Yet, there are still some fantastic stores that are alive and kicking, as Flavorwire pointed out last week with it's round-up of the Top 10 Bookstores in the U.S.:
Bookstores are dying. They’re dying because of jerks who are too cheap to buy a hardcover, or even a paperback, and too lazy to get a library card. Guys like the one from Julie Bosman's NY Times article, and this guy, and this guy. Even before we break into the eBooks discussion, think about everything else that reading is supposed to contend with these days — movies, video games, television, and the internet. And now that there’s competition even within the “book” medium, it’s no wonder that Barnes and Noble is closing a four-level shop (for those of you in New York, the Union Square Megastore is safe) and Borders agonizes through round after round of layoffs and store closings.
After the jump, please shed a tear, observe a moment of silence, then head to one of the top bookstores in the United States, and buy something fer chrissakes.
First, a memorial of sorts. The Gotham Book Mart closed in 2007, ending a storied role in literary culture. You can read more about it here, but please support your local bookstore (and our favorites below) so smart, creative people don’t run out of places to hang out and find dates.
Powell’s in Portland, OR opened in 1971. Since then, they’ve managed to open several locations city-wide (including two specialty shops) and, more importantly, build an independent online marketplace to rival Amazon’s book selection. The building itself is built like a casino — a complicated web of rooms that trap you in front of merchandise. It’s not that bad though; their color-coded map makes it easy to find what you want.
With arguably the best website name (http://www.crimepays.com/), Partners & Crime Mystery in New York City pays homage to every mystery novel. Ever. They have an astounding collection of rare, out-of-print, and first edition books to choose from, as well as the most popular mysteries of today. Because they occupy such a niche market (niche in the sense that it’s one subject, not so in that mysteries are an huge part of book sales) P&C’s services are tailored to each customer. Said awesome website boasts that more than 85 percent of their sales are to repeat or referral customers.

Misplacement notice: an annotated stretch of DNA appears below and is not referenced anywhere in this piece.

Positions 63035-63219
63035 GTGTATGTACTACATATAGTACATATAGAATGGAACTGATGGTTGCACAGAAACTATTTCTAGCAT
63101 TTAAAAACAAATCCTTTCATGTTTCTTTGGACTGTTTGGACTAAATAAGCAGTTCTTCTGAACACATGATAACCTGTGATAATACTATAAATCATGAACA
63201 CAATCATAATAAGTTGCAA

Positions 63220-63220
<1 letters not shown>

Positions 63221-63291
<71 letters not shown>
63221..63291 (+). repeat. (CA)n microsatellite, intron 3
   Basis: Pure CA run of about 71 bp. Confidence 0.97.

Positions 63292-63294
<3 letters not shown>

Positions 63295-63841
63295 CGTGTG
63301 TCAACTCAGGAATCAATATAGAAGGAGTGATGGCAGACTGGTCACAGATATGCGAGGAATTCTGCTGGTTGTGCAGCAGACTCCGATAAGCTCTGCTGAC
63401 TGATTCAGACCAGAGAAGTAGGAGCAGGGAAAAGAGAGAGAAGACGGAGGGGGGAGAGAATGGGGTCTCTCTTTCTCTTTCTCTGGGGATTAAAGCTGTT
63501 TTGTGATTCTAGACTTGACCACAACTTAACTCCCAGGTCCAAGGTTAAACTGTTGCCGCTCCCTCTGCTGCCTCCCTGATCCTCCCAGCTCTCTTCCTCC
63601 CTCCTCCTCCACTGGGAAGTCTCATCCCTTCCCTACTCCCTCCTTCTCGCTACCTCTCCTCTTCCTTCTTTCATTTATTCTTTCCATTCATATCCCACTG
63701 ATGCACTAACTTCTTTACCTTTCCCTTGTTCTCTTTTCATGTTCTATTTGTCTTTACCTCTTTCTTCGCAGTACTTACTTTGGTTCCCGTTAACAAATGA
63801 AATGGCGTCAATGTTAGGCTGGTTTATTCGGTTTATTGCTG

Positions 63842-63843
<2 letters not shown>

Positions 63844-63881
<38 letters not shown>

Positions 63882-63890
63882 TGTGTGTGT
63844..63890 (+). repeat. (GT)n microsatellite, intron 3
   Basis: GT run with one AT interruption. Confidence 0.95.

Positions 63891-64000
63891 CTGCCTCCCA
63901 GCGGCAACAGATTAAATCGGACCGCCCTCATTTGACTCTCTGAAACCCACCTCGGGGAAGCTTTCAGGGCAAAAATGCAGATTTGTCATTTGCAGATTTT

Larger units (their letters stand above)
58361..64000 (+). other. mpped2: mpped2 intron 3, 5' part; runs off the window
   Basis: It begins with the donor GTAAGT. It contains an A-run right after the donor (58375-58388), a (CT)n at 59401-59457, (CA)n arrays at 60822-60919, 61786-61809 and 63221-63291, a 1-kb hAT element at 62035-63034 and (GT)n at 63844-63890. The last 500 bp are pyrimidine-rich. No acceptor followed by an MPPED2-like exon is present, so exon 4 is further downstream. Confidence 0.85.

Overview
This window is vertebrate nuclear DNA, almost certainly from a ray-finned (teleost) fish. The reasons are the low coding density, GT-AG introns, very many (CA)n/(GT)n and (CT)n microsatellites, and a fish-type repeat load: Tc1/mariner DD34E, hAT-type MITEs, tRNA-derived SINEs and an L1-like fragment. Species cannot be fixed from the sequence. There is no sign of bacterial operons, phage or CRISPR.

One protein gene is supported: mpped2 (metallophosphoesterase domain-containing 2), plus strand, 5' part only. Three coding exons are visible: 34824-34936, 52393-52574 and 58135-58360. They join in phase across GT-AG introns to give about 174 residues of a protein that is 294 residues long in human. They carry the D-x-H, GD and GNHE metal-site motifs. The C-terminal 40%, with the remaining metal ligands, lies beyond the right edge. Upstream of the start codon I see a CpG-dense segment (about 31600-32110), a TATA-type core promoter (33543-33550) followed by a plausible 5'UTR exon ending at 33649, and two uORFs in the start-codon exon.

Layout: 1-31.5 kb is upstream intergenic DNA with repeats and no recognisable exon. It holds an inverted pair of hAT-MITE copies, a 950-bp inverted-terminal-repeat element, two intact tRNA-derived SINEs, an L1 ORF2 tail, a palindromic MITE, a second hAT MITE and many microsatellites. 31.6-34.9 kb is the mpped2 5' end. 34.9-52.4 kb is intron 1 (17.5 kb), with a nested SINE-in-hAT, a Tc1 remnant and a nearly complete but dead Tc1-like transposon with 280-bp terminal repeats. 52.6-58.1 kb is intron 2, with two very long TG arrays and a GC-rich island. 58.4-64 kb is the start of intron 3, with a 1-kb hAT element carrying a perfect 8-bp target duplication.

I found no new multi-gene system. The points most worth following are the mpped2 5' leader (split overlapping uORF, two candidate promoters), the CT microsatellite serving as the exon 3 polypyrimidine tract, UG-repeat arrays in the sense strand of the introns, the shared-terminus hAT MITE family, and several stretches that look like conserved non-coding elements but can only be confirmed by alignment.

Secret Headquarters in Los Angeles, CA holds the widest selection of comics you’re likely to find in a bookstore — from weekly superhero rags to rare graphic novels. But this is not your Jeff Albertson comic store. The staff is known for being some of the friendliest comics nerdz around. SHQ is such a great place that it was the only US location allowed on The Guardian‘s list of the Top Ten Bookshop(pe?)s in the world. With all the writers & artists, inkers and colorists making appearances, it’s little wonder.
[Other stores featured? Politics and Prose in Washington, DC; The Strand in NYC; City Lights Booksellers in San Francisco; The Tattered Cover in Denver, CO; Prairie Lights Bookstore in Iowa City, IA; and The Elliot Bay Book Company in Seattle, WA.]
See the entire post HERE
I haven't been to most of these stores (The Strand, however, I was at just this past weekend selling some books
), but they all seem to warrant a visit for various reasons. Particularly the legendary Powell's bookstore in Portland, Oregon. A color-coded map of the store? Count me in!
I think I'm going to have to start building vacations around famed bookstores. Especially since my fave bookstore, Commonwealth Books, in Boston, MA closed a couple years ago. I found some amazing rare books there--it was such a gem *sigh* I guess I now must explore other options!
What's YOUR favorite bookstore? Any recommendations to add to the list?